photorefractive effect

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photorefractive effect

[‚fōd·ō·ri′frak·tiv i′fekt]
(optics)
An effect displayed by many electrooptic materials in which a change in the index of refraction is induced by the presence of light, and this change is retained for a time after the light exposure ceases.
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References in periodicals archive ?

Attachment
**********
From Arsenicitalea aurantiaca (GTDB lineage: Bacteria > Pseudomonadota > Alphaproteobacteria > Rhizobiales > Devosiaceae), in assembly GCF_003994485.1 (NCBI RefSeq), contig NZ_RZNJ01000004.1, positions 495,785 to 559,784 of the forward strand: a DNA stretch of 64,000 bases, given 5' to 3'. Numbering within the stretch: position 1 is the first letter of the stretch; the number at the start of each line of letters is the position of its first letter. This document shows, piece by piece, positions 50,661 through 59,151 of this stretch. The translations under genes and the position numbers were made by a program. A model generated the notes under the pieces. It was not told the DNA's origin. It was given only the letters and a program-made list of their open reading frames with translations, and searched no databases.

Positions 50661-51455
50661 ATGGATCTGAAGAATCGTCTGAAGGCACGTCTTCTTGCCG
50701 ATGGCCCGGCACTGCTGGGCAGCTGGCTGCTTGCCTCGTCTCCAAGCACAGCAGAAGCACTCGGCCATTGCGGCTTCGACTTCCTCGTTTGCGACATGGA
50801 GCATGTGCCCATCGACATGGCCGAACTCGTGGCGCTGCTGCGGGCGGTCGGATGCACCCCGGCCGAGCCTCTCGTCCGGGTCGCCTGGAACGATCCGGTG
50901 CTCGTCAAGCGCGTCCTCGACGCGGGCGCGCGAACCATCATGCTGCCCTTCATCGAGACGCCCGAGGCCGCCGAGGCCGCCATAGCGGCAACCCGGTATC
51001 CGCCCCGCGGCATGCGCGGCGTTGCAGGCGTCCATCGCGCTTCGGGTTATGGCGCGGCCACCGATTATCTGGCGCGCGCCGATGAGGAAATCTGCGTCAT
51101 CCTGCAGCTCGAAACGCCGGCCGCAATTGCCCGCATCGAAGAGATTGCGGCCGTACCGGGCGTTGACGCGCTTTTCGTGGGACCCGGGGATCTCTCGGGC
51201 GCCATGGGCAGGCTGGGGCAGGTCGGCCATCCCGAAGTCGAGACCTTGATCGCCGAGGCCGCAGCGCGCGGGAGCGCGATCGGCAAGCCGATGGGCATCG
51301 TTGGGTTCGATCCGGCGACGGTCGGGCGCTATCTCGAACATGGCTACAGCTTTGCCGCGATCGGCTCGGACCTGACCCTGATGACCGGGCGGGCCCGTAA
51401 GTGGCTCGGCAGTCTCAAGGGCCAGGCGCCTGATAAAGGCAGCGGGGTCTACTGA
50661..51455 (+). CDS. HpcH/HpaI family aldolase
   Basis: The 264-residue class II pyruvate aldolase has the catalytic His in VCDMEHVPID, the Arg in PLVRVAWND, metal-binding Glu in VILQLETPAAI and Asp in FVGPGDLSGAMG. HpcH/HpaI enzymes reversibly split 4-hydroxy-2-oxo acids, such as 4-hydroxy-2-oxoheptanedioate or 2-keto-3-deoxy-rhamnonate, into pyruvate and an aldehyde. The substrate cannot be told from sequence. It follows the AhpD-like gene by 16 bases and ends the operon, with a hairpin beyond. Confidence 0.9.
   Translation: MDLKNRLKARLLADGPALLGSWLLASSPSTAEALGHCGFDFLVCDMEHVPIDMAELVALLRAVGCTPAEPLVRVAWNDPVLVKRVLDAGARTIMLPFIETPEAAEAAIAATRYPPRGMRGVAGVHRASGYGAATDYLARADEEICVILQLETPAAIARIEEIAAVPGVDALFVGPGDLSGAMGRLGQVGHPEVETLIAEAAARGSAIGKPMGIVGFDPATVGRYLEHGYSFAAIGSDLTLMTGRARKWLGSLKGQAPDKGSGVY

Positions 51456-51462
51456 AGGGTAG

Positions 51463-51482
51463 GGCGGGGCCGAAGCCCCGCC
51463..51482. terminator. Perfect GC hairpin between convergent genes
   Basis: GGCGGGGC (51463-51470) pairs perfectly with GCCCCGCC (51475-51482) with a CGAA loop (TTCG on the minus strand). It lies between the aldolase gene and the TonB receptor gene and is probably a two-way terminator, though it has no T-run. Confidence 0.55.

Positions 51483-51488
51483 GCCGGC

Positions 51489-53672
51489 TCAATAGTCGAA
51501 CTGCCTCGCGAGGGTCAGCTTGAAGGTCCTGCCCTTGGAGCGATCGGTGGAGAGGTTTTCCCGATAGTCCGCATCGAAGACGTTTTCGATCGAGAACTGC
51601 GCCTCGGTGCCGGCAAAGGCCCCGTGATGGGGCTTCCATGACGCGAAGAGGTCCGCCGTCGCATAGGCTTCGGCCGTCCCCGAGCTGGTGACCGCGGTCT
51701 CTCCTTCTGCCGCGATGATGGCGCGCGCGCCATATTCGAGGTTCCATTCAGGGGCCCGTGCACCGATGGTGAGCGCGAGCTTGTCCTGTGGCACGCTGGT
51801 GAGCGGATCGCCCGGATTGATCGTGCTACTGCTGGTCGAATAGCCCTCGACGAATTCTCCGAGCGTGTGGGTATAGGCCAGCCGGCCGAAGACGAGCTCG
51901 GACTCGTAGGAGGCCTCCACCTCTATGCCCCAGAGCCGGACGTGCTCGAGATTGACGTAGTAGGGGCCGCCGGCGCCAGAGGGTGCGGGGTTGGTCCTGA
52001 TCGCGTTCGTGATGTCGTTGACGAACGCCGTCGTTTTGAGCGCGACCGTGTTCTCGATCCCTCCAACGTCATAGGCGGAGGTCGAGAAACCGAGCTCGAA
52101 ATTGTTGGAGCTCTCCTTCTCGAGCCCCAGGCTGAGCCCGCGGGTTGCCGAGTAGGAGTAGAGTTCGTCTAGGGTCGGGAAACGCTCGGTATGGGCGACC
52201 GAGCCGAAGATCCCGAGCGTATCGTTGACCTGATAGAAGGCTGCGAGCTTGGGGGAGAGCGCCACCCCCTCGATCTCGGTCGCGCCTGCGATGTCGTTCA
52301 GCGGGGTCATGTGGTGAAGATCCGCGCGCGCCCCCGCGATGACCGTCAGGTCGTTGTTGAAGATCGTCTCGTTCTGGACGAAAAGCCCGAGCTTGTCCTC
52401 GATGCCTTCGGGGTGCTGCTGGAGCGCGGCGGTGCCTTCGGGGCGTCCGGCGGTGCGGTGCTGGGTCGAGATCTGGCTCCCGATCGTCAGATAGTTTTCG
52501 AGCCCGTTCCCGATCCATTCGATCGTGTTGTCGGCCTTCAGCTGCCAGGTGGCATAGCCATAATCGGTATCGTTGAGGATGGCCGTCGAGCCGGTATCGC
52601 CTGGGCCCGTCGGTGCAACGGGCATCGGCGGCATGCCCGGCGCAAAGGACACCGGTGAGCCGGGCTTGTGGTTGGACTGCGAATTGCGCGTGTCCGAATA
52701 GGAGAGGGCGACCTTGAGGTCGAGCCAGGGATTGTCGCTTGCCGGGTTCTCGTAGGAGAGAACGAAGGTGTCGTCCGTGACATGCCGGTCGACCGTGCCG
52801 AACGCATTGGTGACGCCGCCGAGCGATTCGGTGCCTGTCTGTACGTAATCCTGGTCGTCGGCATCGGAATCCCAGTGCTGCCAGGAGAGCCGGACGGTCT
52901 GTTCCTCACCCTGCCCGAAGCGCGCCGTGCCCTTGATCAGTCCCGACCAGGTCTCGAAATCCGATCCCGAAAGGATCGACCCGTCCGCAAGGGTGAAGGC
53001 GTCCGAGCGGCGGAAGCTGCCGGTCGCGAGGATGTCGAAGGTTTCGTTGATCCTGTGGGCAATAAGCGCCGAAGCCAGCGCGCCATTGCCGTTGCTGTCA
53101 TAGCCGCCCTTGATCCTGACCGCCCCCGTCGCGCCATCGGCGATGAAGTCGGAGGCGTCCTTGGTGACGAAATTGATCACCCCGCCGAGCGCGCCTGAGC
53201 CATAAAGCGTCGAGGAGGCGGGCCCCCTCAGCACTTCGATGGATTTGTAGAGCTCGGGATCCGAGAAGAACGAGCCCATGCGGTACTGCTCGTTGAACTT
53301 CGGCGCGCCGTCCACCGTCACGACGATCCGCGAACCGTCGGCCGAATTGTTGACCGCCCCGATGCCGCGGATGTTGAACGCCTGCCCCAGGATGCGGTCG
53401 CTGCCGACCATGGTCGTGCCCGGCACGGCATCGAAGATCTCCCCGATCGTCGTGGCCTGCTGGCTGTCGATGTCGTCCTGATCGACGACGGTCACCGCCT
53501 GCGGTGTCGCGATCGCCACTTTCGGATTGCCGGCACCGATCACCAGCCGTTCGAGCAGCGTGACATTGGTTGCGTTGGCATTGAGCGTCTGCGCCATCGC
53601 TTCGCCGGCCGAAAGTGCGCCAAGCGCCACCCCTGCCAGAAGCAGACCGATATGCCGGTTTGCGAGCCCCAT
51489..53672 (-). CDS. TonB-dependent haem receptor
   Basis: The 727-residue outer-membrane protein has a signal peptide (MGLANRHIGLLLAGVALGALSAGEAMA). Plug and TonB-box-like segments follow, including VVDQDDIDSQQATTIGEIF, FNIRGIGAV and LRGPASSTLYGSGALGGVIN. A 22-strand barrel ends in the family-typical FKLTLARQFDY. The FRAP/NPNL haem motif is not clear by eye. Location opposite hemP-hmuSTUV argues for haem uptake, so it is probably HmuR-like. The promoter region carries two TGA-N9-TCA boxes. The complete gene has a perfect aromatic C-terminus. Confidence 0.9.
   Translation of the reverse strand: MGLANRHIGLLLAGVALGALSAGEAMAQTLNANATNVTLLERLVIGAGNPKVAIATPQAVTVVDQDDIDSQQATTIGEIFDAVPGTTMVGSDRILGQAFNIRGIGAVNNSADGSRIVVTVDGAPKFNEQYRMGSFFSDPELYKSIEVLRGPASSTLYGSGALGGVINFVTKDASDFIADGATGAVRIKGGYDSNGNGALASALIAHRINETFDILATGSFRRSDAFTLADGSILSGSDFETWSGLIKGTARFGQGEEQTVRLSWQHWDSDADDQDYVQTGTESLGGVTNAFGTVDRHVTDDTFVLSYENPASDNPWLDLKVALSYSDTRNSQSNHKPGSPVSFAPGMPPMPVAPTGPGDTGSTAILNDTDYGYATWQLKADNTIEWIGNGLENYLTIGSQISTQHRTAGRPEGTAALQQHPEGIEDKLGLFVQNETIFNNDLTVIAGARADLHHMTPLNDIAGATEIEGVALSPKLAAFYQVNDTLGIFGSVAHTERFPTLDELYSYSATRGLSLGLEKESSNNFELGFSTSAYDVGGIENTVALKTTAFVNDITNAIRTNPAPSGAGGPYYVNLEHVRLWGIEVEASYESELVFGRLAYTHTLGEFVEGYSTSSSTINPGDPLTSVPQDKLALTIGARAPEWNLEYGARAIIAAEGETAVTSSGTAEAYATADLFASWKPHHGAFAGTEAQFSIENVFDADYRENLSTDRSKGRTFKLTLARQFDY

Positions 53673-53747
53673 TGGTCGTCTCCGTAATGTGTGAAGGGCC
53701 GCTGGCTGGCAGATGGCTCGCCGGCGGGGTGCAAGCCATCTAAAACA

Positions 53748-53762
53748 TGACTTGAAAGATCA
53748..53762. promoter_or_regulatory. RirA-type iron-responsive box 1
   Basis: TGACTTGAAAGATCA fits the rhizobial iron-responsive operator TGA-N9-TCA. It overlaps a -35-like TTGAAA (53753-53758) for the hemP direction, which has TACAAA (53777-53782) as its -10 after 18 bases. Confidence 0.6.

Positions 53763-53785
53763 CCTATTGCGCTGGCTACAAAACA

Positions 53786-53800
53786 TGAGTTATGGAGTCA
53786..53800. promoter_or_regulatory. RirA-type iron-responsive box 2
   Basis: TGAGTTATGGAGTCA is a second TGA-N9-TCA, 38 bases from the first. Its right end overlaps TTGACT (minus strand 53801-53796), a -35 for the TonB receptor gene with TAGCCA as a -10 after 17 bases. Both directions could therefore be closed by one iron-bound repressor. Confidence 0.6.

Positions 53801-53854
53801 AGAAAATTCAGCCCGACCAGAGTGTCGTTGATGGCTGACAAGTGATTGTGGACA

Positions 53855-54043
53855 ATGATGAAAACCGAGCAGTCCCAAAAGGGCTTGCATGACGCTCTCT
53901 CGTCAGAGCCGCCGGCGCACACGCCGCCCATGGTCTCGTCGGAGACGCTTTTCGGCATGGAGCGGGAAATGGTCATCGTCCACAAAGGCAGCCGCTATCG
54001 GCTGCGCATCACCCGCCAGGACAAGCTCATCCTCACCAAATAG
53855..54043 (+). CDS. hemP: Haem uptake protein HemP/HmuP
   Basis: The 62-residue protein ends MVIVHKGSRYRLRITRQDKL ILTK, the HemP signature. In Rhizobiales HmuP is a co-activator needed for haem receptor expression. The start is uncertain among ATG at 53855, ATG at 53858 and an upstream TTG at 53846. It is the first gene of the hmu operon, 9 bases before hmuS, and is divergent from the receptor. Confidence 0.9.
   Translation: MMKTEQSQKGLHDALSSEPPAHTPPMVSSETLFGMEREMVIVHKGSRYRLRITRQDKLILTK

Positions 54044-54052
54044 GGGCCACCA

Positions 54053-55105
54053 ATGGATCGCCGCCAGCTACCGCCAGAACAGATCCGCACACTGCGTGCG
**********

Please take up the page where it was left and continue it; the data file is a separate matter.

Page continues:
However, the phenomenon of a photorefraction is an essential limiting factor (Galutskiy, Vatlina, and Stroganova, 2009; Kolker, Dmitriev, Gorelick, Wong, and Zondi, 2009.
Investigations in the 1980s of various species by means of retinoscopy and photorefraction (Martin and Young) suggested penguin corneas are relatively flat with a refractive power of about 29D which is neutralised under water.